Thus, in order to protect the surviving spouse and minor children, the deceased homeowner is not entitled to leave the Homestead to a friend, a business partner, a paramour, or anyone else. Any provision in a Will or Trust which purports to leave the Homestead to someone other than the spouse and minor child is void and unenforceable.
If a deceased homeowner is survived by a spouse and no minor child, then the homeowner may leave the Homestead to the spouse. Otherwise, if the homeowner is survived by a spouse and one or more descendants (which are not minor children of the homeowner), then the Homestead property will be inherited as described above (life estate to the spouse, remainder to the descendants, and the spouse will have the option to inherit a one-half interest instead of a life estate, with the other one-half interest going to the descendants).
If a deceased homeowner is not survived by a spouse or a minor child, then they may leave the Homestead property to anyone they choose. However, as discussed above, if they choose to leave the Homestead property to one of their heirs, then the Homestead property will pass to the heir free of the claims of any of the creditors of the deceased owner. On the other hand, if they choose to leave the property to someone who is not an heir, such as a friend, business partner, or paramour, then the Homestead Exemption will be lost, which means that creditors of the deceased owner will be entitled to force the sale of the property in order to collect their debts before the property passes to the non-heir.
In addition, during the life of the owner of the Homestead property, the owner cannot transfer or mortgage the property unless the deed or mortgage is signed by the owner’s spouse. So, even though the spouse is not an owner of the property, they are protected by Florida Homestead Law from their spouse transferring or mortgaging away their home.
4. Homestead Issues
There are many complicated issues that can arise in relation to Homestead property. And, since the family home is, for most of us, the most valuable asset that we own, these issues can be very consequential. Just a few examples of such issues include whether you are entitled to the Homestead Exemption:
a) if you live on the property for only part of the year;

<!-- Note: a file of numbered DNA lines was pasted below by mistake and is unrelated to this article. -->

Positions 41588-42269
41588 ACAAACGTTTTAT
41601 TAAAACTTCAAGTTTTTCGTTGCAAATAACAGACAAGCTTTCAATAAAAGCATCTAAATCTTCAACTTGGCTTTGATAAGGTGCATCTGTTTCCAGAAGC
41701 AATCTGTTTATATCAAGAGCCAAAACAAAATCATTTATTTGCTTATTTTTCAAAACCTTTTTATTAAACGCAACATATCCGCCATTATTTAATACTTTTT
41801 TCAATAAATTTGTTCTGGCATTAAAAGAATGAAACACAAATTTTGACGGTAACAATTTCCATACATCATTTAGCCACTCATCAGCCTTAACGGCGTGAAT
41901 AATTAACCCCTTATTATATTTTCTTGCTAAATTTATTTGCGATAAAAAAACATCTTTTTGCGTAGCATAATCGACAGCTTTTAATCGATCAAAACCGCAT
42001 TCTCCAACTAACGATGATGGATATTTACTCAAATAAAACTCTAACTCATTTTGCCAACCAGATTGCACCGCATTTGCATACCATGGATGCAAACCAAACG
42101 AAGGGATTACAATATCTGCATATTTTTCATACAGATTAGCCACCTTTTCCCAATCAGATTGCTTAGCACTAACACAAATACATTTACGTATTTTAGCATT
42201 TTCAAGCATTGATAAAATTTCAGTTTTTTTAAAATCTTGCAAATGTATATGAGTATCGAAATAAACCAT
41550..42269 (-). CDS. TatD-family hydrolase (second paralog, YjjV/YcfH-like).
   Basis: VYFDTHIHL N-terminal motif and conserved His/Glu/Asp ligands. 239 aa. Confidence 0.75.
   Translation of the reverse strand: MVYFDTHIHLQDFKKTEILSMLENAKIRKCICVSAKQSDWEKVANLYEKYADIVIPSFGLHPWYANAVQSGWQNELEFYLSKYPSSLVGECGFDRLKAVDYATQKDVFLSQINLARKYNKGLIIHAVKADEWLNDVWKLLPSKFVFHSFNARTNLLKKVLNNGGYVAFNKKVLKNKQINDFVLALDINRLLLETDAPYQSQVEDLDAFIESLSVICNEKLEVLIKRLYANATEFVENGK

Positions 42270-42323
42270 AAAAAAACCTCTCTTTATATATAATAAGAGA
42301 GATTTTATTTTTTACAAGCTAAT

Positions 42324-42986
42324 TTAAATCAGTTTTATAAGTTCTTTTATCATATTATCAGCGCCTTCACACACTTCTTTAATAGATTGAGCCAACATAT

b) if you rent out part of the home;
c) if you have multiple structures built on one property;
d) if title to the property is held by a trust;
e) if you own a life estate, an enhanced life estate, a remainder interest, or a one-half or other fractional interest in the property;
f) if you have combined, and built your home on, multiple lots;
g) if you are living temporarily away from your home;
h) if you sell your home and buy another one; or
i) if your home is destroyed by a fire or other casualty and is covered by insurance;
As discussed above, Florida Homestead Law provides Florida home owners with many valuable benefits and protections. If you have any questions about the benefits and protections that may be available to you, consider contacting a knowledgeable Florida real estate attorney in order to ensure that your interests are protected.
Please note that this article is intended for informational purposes only, and that nothing contained in this article may be relied upon as legal advice. Every situation is unique and requires unique attention and legal advice.
If you have any questions or concerns about the benefits and protections that may be available to you under Florida Homestead Law, please contact our office to schedule an appointment to discuss your unique situation.
This article is for general information only and is not intended as and does not constitute legal advice or solicitation of a prospective client. It should not be relied on for legal advice in any particular factual circumstance.